Perhaps the only game I've ever been embarrassed about when asked the question “What are you currently playing?”
If there was one game on the Xbox Live Arcade Marketplace that I would have, without a shadow of a doubt, proclaimed that I would never play - it would have been Faery: Legends of Avalon. The cover, the synopsis, the screenshots, even the trailer: it's the kind of game you'd feel embarrassed about playing, just for the title. Then, as if the gaming God himself had come down and demanded that I stop thinking such thoughts about a product that people had worked hard on, Gamers Nexus was contacted by one of our nice PR contacts and asked if we'd be interested in reviewing Faery: Legends of Avalon. Being the generous, kind-hearted, soul I am, I knew that our loyal readers wouldn't have been able to go a week without reading about the thoughts streaming from my brain, so I decided to give it a good honest go.
Costume Quest was one of those games that truly snuck up on me. I pride myself on keeping up-to-date on all the things entertainment, especially when it encompasses the industry that pays me! That in mind, imagine my shock when I found out about the development of a game from one of my favourite developers only three days before it was due to come out! Yeah, uhhh... Dropped the ball on that one. Double Fine is led by the now-legendary Tim Schafer, best known for imbuing greatness within such titles as The Secret of Monkey Island (with the help of Ron Gilbert and Dave Grossman), Grim Fandango, Psychonauts, and most recently, Brütal Legend.
According to the previous titles of WWE games I'm supposed to “Know my role” and “Shut my mouth.” I don't take kindly to demands.
I've been a fan of wrestling ever since I can remember. I vividly recall thinking the 'unannounced visits' from Hulk Hogan or other superstars were truly unexpected. Unlike the Easter Bunny or Santa though, wrestling never got worse once I finally realised that it was all staged. I never doubted the skill required in wrestling, but I did know that when Hulk Hogan hoisted chairs over his head and initiated the pummel sequence, the target was fully prepared for his impending 'doom.' It was this synergy between wrestling and theatrics that compelled me to obtain the very first WWF: Smackdown! game in 2000. I played that game until the characters were burned into the memory banks of my brain; everything was there: the histrionics, the dramatic entrances, the signature slams, and most importantly, the finishers. There was nothing better than watching the little cutscene as The Undertaker grabbed The Rock and executed the Tombstone Piledriver. I cackled with glee when my brother's face reacted - he could do nothing to halt my imminent victory. Yuke's has consistently released wrestling games every year, and this year's iteration, WWE Smackdown vs. Raw 2011, promises to have the same crunchiness of the past coupled with the advancements of this generation's gameplay. The experience Yuke's gained from UFC: Undisputed 2010 added immeasurably to the development of Smackdown vs. Raw.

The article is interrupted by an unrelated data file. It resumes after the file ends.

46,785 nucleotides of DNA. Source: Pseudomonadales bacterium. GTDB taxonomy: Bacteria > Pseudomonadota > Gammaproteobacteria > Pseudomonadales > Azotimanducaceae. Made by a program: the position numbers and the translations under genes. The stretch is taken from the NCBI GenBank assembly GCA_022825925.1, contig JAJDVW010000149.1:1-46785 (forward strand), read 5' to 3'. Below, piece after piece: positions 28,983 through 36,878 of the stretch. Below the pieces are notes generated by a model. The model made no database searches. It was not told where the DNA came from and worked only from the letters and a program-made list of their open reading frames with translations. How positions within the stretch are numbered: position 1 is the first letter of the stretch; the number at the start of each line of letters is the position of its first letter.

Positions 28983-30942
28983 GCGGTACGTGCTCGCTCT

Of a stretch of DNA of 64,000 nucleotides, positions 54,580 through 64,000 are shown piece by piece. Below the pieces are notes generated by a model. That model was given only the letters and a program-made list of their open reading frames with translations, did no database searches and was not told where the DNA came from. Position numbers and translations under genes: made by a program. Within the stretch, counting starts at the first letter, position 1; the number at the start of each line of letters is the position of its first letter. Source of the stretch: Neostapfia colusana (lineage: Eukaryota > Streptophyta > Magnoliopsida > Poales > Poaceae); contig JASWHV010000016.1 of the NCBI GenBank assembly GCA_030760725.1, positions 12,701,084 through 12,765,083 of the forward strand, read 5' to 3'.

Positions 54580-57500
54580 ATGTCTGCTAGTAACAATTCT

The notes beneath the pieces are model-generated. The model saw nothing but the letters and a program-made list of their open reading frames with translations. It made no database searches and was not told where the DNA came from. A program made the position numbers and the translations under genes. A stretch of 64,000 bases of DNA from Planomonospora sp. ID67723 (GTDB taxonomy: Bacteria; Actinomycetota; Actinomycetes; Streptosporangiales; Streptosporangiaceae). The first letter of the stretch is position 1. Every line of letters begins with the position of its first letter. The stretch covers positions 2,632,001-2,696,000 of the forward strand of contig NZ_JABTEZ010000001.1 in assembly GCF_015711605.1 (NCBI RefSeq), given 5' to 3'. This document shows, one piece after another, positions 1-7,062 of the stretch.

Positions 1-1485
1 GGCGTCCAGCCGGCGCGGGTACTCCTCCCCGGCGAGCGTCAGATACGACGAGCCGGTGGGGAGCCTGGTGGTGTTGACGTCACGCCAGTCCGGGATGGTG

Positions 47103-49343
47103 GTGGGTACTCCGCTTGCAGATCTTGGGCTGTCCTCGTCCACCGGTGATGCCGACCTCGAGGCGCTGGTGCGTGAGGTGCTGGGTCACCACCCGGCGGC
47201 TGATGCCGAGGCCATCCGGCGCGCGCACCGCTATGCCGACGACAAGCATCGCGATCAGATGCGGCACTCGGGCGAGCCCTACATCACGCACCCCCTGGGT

If absence makes the heart grow fonder, then dragging Sonic back through the time-stream is like sticking a steak through mine.
Sonic the Hedgehog 4 – Episode 1 is the first true Sonic game in over a decade. The last one being Sonic the Hedgehog 3 (and Knuckles) for the Sega Mega Drive (or Genesis for you Americans). More recently, Sonic Adventures has been released on XBLA, although it is not necessarily related to this review. This new game shows a return to the standard 2D style of Sonic games that we all know and love. Sonic the Hedgehog started life in 1991 on the Master System and Game Gear and spiralled quickly into video game legend along with Mario, his Nintendo counterpart. It was this early game that got me hooked on video games for life. I spent many hours in front of that TV screen, perfecting speed runs, defeating Dr. Robotnik (as he was affectionately known as back then), and just getting as much as I could out of a game that I cherished so much.
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